Based on a Real Lie – A Review of The Farewell

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Awards season is upon us, and it’s a chance for some of the best films of 2019 to be recognized. Since the Oscar nominations recently came out, a lot of people have been voicing their opinions on what was snubbed. And here I am, ready to argue in 350-500 words in a review of why the Academy snubbed The Farewell.

Directed by Lulu Wang, The Farewell follows the story of Billi, a Chinese born woman, who now lives in the United States with her parents. Billi has a close relationship with her Nai Nai, who she later finds out has cancer from her parents. Everyone in the family knows that Nai Nai has cancer, except for herself. The whole family believes it’s best not to tell her and let her live the time she has left in happiness. To bring everyone to see her before she goes, they disguise their intentions with a lavish wedding for her grandson and his girlfriend. Billi reluctantly agrees to keep the secret from Nai Nai and through her journey, she learns to celebrate her Nai Nai’s spirit, the love for her country, and the dynamics of her family.

This heartwarming and beautiful film was personally and culturally specific; however, with Wang’s powerful directing and writing, it’s still universal in the depiction of a family coming together in a crisis. It’s simultaneously heartbreaking and humourous as Wang weaves together surreal sorrowful moments with silly dances and drunken toasts. It also explores cultural differences between the East and West masterfully within generations without giving favour to either side. It doesn’t depend on stereotypes or cliches to get us to understand the cultural clash. The exploration allows for both parties to be heard with open minds, which is juxtaposed against the delicate argument of whether to tell Nai Nai about her cancer. It’s an intimate look into this family and their life that you become immersed in their problems, to which you think to yourself, “What would I do in this situation?”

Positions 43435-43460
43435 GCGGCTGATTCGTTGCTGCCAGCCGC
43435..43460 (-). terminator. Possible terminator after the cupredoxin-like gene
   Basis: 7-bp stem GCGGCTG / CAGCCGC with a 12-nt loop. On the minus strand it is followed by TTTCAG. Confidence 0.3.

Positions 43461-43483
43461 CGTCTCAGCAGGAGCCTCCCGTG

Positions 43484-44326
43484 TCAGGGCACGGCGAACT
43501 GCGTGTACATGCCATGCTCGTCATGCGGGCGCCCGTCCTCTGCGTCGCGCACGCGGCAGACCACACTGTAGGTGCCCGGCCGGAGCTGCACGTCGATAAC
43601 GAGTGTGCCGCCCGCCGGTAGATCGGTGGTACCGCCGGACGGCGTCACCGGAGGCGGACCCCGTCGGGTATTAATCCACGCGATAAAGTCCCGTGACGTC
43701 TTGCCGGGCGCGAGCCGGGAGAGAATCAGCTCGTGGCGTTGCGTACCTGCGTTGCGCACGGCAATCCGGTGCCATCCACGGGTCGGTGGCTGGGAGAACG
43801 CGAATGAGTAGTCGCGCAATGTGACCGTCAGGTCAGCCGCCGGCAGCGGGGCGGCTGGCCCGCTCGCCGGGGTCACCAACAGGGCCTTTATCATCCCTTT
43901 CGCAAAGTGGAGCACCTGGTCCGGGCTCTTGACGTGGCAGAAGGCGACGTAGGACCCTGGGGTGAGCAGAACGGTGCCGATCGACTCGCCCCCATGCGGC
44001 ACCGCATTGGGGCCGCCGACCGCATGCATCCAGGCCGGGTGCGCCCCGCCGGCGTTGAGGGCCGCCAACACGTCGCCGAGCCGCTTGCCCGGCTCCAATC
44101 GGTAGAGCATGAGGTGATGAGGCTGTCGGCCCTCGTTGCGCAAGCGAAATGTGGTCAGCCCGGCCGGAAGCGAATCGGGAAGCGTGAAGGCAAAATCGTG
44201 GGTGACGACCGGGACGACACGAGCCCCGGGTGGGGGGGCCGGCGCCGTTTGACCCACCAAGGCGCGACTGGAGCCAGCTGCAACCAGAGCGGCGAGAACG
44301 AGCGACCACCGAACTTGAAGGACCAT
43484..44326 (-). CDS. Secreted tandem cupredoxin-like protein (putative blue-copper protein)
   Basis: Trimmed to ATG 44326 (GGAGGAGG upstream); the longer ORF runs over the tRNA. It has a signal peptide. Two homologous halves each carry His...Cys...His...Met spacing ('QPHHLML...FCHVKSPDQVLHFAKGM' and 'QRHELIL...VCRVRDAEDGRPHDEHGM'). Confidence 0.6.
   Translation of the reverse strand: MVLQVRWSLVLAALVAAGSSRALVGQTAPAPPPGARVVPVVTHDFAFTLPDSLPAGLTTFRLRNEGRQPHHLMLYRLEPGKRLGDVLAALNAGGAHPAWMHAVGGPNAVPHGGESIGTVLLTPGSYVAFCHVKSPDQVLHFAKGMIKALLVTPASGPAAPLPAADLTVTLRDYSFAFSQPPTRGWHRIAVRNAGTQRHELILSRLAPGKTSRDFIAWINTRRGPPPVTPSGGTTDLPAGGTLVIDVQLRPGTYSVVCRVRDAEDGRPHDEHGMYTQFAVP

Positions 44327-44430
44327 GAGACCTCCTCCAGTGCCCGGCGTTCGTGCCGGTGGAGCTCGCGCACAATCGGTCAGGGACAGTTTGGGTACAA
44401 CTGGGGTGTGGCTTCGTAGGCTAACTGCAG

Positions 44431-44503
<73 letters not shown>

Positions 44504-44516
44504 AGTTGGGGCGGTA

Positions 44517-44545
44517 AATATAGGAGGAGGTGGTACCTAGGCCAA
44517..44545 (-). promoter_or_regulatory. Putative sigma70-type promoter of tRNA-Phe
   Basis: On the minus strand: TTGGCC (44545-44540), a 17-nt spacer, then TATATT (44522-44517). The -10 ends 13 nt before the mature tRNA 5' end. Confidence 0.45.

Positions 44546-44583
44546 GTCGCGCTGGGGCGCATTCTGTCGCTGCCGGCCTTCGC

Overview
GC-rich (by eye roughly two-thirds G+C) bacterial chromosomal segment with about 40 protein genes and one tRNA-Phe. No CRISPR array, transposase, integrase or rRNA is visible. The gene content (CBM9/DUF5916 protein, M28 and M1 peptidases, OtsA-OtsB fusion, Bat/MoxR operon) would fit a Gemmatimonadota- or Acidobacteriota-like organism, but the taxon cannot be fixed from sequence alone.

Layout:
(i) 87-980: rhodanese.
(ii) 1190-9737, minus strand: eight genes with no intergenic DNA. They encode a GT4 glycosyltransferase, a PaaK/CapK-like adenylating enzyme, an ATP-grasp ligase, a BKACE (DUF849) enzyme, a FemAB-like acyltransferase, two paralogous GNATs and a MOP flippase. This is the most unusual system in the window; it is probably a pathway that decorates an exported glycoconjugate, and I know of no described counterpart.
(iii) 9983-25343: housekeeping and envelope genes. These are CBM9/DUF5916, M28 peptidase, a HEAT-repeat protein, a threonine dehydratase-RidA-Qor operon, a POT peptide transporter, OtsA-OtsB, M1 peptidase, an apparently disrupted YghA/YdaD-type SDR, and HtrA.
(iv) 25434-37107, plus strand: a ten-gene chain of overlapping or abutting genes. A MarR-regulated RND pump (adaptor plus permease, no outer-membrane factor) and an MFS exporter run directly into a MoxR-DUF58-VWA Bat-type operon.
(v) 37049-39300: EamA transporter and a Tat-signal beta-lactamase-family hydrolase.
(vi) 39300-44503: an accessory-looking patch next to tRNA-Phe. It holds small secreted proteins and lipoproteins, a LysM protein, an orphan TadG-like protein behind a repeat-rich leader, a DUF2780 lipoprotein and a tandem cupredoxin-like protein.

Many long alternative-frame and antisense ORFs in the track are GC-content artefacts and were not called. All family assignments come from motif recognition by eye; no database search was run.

Along with the beautiful story is a stunning performance from the large ensemble cast. The real standouts, however, are Awkafina and Zhao Shuzhen, who play Billi and Nai Nai, respectively. Awkwafina’s portrayal of Billi is some of her best acting to date as she taps into a tender and sorrowful nature of the film. She manages to portray both emotions of sorrow and happiness at the same time through a stressful situation. It’s subtle and never over the top. Matched perfectly to Awkwafina is Zhao Shuzhen. She plays off Awkwafina as the charismatic and loving grandmother whose performance will leave you smiling and crying.

Despite being one of the best films of 2019, it was snubbed at the Oscars. It deserves the best picture, best director, best lead actress, and best-supporting actress nominations. It’s a film that made people laugh, but also rip your heart out at the end. It’s sad to see the Golden Globes have only given recognition to this stunning film and provide Awkwafina’s first Golden Globe award. The Academy may not understand what this film has, but no matter as this film doesn’t need nominations to be one of the greatest films of 2019.

 

Posted in Blog.

My name is Jessi. I’m a 3rd year New Media student. My favourite things to write about are movies and TV shows. I would like to believe that I have an amazing taste in movies, but I believe in a fine balance of garabage and cinema. I can quote word for word, The Mummy (the 1999 version, not the Tom Cruise version), but I can’t quote Citizen Kane word for word.